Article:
The failure of Trump’s coup attempt does not mean the domestic terrorist threat is over. That threat has been consistently underestimated for four years. The Capitol riot provides compelling evidence of that proposition. If the threat of right wing extremism is to be reduced if not eliminated, perpetrators of the riot must pay a price. That is at least a first step.

The rioters seem to believe the law does not apply to them. I would suggest that this sense of entitlement is rooted in hundreds of years of white supremacy. The fascist threat is certainly not over. It has barely been recognized.

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What is the matter with the Democrats? – posted 1/3/2021

January 3, 2021 Leave a comment

Any honest assessment of the 2020 election must consider the poor performance of Democrats down ballot. There was an expectation that Democrats would pick up as many as five Senate seats along with increasing their House majority. There was also an expectation Democrats could flip state legislatures. That all failed to materialize.

Some moderate Democrats have blamed more progressive Democrats, citing bad messaging around “defund the police” and advocacy of democratic socialism. For example, Rep. Abigail Spanberger (D- Va) publicly blamed progressive Democrats for the loss of House seats. She somehow forgot the critical role progressives played in mobilizing the Democratic vote.

As someone sympathetic to the progressive wing, I would take issue with Rep. Spanberger. Other than opposing Trump, Democrats generally failed to present a strong economic message in 2020. As a result, many voters gave Trump and the Republicans the edge on the economy.

That should be shocking to Democrats. How could it be that Republicans, the party of the 1%, were more trusted on the economy? And truthfully, the Democratic Party has precious little, in a self-critical way, to say about it.

To appreciate the magnitude of the Democratic failure, the full economic picture must be outlined. Even before the pandemic, income inequality had dramatically increased. The households in the top fifth of earners brought in 52% of all U.S. income, more than the lower four-fifths combined, according to Census Bureau data.

Three men, Jeff Bezos, Bill Gates and Warren Buffett own as much as the bottom half of Americans.

From 1989 to 2016, wealth inequality grew so much that the top 10% of families ranked by household wealth (with at least $1.2 million in net worth) owned 77% of the wealth pie. The bottom half of families ranked by household wealth (with $97,000 or less in net wealth) own only 1% of the pie.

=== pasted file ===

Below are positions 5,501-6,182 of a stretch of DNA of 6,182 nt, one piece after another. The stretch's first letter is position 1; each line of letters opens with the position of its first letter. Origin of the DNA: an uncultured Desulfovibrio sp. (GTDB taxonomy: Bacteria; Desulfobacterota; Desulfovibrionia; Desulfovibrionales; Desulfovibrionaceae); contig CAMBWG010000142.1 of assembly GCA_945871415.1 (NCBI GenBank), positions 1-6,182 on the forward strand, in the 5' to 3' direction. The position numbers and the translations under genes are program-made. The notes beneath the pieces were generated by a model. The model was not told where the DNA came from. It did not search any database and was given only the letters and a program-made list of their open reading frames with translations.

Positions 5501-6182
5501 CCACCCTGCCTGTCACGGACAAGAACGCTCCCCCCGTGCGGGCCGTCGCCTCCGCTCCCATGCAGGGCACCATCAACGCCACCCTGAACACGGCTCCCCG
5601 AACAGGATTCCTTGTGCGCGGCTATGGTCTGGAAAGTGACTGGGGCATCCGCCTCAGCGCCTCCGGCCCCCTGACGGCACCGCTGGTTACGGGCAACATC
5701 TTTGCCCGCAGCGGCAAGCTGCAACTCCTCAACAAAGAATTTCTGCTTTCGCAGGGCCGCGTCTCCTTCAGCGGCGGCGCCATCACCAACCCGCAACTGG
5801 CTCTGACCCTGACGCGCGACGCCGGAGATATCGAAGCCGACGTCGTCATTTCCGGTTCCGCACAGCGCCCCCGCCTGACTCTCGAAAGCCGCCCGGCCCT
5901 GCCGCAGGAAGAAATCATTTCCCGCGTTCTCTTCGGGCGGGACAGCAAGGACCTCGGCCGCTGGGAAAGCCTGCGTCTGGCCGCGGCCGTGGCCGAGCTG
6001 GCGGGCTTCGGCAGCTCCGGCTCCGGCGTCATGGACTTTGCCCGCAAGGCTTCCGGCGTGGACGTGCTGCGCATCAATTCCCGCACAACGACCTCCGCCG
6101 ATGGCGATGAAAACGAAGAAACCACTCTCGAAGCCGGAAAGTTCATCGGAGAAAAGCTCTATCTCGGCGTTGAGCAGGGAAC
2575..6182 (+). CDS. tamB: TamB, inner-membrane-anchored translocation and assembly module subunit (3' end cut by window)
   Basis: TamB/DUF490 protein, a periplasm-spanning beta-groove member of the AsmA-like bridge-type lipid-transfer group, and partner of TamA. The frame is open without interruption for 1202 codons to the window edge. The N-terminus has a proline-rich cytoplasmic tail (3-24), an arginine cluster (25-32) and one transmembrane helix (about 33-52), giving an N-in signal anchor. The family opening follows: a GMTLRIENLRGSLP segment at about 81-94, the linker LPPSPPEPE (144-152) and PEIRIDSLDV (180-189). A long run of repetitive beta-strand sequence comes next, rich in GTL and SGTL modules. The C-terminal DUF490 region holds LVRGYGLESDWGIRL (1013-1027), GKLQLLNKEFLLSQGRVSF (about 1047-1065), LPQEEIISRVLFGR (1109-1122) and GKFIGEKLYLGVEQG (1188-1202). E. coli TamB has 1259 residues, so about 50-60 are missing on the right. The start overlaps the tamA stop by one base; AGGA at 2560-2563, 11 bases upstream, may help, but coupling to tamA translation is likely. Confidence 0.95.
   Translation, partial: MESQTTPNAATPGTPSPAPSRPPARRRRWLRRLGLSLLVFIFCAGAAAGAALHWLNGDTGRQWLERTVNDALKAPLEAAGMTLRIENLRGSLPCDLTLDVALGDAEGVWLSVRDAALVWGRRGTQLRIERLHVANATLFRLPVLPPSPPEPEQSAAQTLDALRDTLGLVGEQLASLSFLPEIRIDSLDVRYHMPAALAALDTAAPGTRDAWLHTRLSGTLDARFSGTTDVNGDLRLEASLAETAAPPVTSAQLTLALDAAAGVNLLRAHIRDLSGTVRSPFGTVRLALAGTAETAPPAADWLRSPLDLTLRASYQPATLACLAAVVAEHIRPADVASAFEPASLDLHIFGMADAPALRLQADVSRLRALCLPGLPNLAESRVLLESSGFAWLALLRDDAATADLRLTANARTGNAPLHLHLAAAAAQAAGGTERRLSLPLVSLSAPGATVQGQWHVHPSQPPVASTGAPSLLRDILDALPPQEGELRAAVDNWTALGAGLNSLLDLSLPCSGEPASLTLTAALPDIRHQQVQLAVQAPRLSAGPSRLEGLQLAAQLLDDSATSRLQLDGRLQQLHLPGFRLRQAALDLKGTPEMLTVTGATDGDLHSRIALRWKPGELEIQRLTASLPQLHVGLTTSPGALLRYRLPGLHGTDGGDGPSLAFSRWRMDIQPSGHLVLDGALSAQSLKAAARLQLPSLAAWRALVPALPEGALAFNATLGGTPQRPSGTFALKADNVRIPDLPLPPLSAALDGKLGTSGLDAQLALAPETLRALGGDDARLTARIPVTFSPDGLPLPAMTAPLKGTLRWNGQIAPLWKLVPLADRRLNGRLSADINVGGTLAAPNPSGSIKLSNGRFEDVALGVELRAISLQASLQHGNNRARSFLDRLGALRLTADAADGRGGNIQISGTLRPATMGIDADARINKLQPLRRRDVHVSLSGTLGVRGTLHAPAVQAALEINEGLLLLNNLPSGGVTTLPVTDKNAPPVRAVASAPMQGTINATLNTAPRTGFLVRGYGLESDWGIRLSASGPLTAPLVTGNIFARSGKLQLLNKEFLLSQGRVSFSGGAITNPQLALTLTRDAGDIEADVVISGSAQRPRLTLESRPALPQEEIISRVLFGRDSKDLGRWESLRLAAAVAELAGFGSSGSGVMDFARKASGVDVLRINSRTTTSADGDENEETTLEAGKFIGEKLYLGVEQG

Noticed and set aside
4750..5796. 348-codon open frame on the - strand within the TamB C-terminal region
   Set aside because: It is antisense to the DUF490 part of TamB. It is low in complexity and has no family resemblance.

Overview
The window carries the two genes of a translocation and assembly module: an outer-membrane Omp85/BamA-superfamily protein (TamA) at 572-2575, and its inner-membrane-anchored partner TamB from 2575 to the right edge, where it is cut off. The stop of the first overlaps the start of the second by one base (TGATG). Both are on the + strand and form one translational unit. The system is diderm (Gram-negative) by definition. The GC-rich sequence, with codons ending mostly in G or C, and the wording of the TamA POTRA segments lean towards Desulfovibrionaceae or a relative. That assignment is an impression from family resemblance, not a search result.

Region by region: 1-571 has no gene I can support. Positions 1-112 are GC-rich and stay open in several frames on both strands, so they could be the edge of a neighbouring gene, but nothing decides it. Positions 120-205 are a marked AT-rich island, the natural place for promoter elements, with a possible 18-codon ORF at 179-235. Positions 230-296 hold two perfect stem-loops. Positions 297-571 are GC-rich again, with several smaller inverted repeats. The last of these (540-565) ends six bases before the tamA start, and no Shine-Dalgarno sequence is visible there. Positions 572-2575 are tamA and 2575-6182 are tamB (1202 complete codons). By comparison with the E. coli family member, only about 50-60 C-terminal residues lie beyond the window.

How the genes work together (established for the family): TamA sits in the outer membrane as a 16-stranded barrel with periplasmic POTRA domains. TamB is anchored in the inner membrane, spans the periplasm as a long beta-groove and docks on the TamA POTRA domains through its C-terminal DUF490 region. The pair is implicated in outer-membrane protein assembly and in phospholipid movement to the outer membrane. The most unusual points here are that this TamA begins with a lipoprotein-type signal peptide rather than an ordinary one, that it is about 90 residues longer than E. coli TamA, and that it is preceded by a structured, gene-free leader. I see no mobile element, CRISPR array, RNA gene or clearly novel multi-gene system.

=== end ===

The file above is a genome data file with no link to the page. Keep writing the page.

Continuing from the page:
Since the pandemic, according to Chuck Collins of the Institute for Policy Studies, 657 billionaires have seen their combined wealth go up a trillion dollars since mid-March. But the money these billionaires are making is not being reflected in the pay or protection of the workers who are making these services possible.

Millions have lost jobs and health insurance. Food and housing insecurity have soared. Many thousands face eviction or foreclosure.

In the face of this economic catastrophe, where is the Democratic Party, the party that going back to FDR, was supposed to be dedicated to economic justice and the working class? That party is almost nowhere to be seen.

Thomas Frank, the author of “The People, No”, has the acutest analysis of how the Democrats have failed to step up. Frank argues that it is the Democrats who should be the populist party. He defends the populist tradition and shows how Democrats need to run against plutocracy, elites, and economic inequality.

Too many Democrats are enamored with the idea of being the party of rich suburbanites and the professional-managerial class. They seem to think “the best and brightest” should rule, a world run by preppies. They look to corporate money and Wall Street for support.

I do not find it surprising that many working people supported Trump again. Often it was because of concerns about jobs and wages, bad trade deals, and bringing jobs back to America. Trump is a con man, a racist and a fraud but those concerns are legitimate. Too many Democrats are condescending and elitist in their attitudes toward working people including those who supported Trump.